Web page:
Nikol Pashinyan, who has himself tested positive, said there could be as many as 20 000 people infected but showing no symptoms in the country, which has so far registered 11 221 cases and 176 deaths.
The health ministry said an additional 68 patients who tested positive for the virus had died from other illnesses.
Last week, health officials warned that intensive care beds would soon be reserved for patients with the best chance of survival.
"I have got bad news," Pashinyan said in a video statement on his Facebook page. "The epidemiological situation is worsening and medical facilities cannot timely hospitalise all the coronavirus patients who need (medical treatment)."
Cameroon government under fire as virus tally rises
Yaounde – Cameroon's government faces mounting accusations that foot-dragging and incompetence have helped coronavirus gain a deadly grip.
In less than three months, the official case tally has risen to nearly 6 600, including 200 deaths – the third-highest number of infections of any country south of the Sahara.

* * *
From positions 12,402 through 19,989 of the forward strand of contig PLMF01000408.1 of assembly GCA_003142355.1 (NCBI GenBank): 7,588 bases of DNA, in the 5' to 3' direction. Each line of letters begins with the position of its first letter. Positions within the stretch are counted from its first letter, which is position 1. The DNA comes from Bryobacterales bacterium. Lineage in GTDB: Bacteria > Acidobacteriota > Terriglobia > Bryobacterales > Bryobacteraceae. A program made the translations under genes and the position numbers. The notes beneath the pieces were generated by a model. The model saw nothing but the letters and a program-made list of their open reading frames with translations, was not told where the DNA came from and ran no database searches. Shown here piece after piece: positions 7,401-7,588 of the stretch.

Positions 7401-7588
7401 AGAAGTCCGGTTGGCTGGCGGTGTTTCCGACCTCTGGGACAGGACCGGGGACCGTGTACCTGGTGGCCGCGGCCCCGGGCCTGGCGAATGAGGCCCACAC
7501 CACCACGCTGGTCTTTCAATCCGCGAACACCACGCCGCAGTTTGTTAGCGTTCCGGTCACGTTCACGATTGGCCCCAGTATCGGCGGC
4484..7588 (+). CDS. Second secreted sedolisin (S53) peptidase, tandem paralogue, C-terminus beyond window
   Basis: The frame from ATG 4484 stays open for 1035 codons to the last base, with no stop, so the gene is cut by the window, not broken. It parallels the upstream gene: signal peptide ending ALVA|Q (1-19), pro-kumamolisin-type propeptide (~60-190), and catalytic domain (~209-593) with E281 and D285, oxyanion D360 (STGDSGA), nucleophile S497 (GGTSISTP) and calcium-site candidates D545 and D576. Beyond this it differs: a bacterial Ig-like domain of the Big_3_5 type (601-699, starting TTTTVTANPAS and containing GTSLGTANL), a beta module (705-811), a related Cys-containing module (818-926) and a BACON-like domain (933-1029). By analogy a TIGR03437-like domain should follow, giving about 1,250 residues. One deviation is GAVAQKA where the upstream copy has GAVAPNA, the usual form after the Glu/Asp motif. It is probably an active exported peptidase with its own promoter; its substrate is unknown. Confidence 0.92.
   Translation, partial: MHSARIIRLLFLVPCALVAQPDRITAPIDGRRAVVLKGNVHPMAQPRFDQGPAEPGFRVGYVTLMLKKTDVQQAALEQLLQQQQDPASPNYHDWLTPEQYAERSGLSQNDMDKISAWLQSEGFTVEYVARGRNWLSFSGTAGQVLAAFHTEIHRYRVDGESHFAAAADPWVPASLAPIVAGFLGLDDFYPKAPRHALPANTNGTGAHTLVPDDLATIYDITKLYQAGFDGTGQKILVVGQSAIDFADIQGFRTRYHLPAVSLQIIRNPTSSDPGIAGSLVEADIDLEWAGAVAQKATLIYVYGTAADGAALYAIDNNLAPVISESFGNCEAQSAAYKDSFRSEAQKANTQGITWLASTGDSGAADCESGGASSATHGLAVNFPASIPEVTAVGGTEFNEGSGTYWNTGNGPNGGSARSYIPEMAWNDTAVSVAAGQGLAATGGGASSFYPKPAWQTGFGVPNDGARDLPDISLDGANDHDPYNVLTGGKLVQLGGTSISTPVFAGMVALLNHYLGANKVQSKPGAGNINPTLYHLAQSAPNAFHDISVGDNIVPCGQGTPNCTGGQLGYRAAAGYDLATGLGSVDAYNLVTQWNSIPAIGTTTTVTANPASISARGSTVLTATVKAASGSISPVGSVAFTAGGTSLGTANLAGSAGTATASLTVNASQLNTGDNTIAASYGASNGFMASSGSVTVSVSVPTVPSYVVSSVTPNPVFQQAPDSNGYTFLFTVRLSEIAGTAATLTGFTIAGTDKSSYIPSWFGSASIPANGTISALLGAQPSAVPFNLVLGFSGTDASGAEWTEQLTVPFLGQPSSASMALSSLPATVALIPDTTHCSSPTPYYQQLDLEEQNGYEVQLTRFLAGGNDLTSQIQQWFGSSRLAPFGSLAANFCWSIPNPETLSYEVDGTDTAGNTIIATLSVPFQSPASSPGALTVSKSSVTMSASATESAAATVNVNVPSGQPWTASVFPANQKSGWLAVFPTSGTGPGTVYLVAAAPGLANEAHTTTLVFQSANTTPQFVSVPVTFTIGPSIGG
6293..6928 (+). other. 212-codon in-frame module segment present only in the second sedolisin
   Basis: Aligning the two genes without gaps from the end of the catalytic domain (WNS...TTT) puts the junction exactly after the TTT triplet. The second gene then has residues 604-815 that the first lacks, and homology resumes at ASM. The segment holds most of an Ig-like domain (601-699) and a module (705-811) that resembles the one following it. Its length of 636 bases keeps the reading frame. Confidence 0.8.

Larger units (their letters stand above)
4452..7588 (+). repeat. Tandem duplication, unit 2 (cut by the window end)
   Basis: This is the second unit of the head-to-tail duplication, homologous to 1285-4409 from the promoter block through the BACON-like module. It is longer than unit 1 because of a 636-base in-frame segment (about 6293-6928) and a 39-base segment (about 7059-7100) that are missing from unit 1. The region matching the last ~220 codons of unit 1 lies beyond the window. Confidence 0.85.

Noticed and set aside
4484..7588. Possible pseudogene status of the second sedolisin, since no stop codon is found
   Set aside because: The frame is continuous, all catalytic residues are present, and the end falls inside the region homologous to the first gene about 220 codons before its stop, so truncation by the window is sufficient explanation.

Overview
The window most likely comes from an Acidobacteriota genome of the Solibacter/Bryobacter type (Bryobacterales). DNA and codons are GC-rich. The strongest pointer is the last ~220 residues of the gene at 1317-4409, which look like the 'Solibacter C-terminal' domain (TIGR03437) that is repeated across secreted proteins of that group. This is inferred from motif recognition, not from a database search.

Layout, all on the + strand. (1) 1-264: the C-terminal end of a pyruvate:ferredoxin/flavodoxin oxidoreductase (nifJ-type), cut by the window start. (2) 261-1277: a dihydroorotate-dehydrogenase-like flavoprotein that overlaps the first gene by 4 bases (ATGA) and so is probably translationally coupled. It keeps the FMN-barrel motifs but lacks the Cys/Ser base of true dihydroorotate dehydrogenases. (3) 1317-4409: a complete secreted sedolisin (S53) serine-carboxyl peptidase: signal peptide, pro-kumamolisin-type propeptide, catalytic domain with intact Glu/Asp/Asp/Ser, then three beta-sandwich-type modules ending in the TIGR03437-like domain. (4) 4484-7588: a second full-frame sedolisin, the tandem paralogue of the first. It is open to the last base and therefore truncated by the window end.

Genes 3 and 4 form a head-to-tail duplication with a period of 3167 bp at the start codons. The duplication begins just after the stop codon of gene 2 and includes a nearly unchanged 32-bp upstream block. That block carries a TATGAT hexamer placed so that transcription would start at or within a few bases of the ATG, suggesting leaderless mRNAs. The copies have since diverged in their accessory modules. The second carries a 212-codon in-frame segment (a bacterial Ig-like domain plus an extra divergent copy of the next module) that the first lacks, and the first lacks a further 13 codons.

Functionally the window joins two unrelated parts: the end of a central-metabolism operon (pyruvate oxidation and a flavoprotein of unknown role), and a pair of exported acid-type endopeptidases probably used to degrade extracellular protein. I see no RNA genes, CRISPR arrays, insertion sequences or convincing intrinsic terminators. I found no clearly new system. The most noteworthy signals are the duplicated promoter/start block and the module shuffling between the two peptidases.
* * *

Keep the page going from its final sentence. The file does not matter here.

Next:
Cameroon on 5 March became the first central African country to register a case of the virus – a 58-year-old French national who had arrived in the capital Yaounde in February.
But it was not until two weeks later that the authorities set down restrictions for the country's 25 million people.
The opposition has repeatedly criticised what it says is the government's failure to take the threat of Covid-19 seriously, as many other African countries imposed radical containment measures early on.
Amphetamine use soars in locked down Finland - study
Helsinki – Finns may be known for their love of vodka and beer, but growing numbers in the Nordic nation appear to have turned to amphetamines to cope with the coronavirus lockdown, health officials said on Thursday.
Regular analysis of wastewater in the capital, Helsinki, showed a 15% rise in use of such stimulants since the government told people to stay at home in mid-March.
Although researchers could not directly link the spike in drug use to the lockdown, "the fact remains that amphetamine use has been higher than ever before, at least in the Helsinki metropolitan area", said Teemu Gunnar, head of forensic toxicology at the National Institute for Health and Welfare.